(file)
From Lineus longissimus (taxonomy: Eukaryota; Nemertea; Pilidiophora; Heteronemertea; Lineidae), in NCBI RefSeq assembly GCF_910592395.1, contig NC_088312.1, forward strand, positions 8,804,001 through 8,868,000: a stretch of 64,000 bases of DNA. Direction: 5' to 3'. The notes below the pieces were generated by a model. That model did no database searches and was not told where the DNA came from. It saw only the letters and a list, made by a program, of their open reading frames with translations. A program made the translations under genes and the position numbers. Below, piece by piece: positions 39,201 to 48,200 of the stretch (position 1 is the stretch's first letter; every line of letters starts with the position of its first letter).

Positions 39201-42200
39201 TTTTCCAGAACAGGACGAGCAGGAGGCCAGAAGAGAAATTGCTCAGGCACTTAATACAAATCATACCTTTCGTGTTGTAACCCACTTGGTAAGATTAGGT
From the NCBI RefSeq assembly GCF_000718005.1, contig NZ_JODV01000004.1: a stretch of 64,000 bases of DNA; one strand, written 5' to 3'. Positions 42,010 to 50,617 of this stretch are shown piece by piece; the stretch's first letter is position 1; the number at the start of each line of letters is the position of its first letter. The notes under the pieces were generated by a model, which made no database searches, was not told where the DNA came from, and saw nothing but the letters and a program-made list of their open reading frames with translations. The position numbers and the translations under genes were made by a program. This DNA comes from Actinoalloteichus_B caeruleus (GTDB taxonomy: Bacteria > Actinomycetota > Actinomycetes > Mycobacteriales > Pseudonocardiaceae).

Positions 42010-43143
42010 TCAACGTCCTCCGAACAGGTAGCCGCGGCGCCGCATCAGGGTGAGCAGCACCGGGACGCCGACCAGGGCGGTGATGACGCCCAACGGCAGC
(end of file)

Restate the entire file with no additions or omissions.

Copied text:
From Lineus longissimus (taxonomy: Eukaryota; Nemertea; Pilidiophora; Heteronemertea; Lineidae), in NCBI RefSeq assembly GCF_910592395.1, contig NC_088312.1, forward strand, positions 8,804,001 through 8,868,000: a stretch of 64,000 bases of DNA. Direction: 5' to 3'. The notes below the pieces were generated by a model. That model did no database searches and was not told where the DNA came from. It saw only the letters and a list, made by a program, of their open reading frames with translations. A program made the translations under genes and the position numbers. Below, piece by piece: positions 39,201 to 48,200 of the stretch (position 1 is the stretch's first letter; every line of letters starts with the position of its first letter).

Positions 39201-42200
39201 TTTTCCAGAACAGGACGAGCAGGAGGCCAGAAGAGAAATTGCTCAGGCACTTAATACAAATCATACCTTTCGTGTTGTAACCCACTTGGTAAGATTAGGT
From the NCBI RefSeq assembly GCF_000718005.1, contig NZ_JODV01000004.1: a stretch of 64,000 bases of DNA; one strand, written 5' to 3'. Positions 42,010 to 50,617 of this stretch are shown piece by piece; the stretch's first letter is position 1; the number at the start of each line of letters is the position of its first letter. The notes under the pieces were generated by a model, which made no database searches, was not told where the DNA came from, and saw nothing but the letters and a program-made list of their open reading frames with translations. The position numbers and the translations under genes were made by a program. This DNA comes from Actinoalloteichus_B caeruleus (GTDB taxonomy: Bacteria > Actinomycetota > Actinomycetes > Mycobacteriales > Pseudonocardiaceae).

Positions 42010-43143
42010 TCAACGTCCTCCGAACAGGTAGCCGCGGCGCCGCATCAGGGTGAGCAGCACCGGGACGCCGACCAGGGCGGTGATGACGCCCAACGGCAGC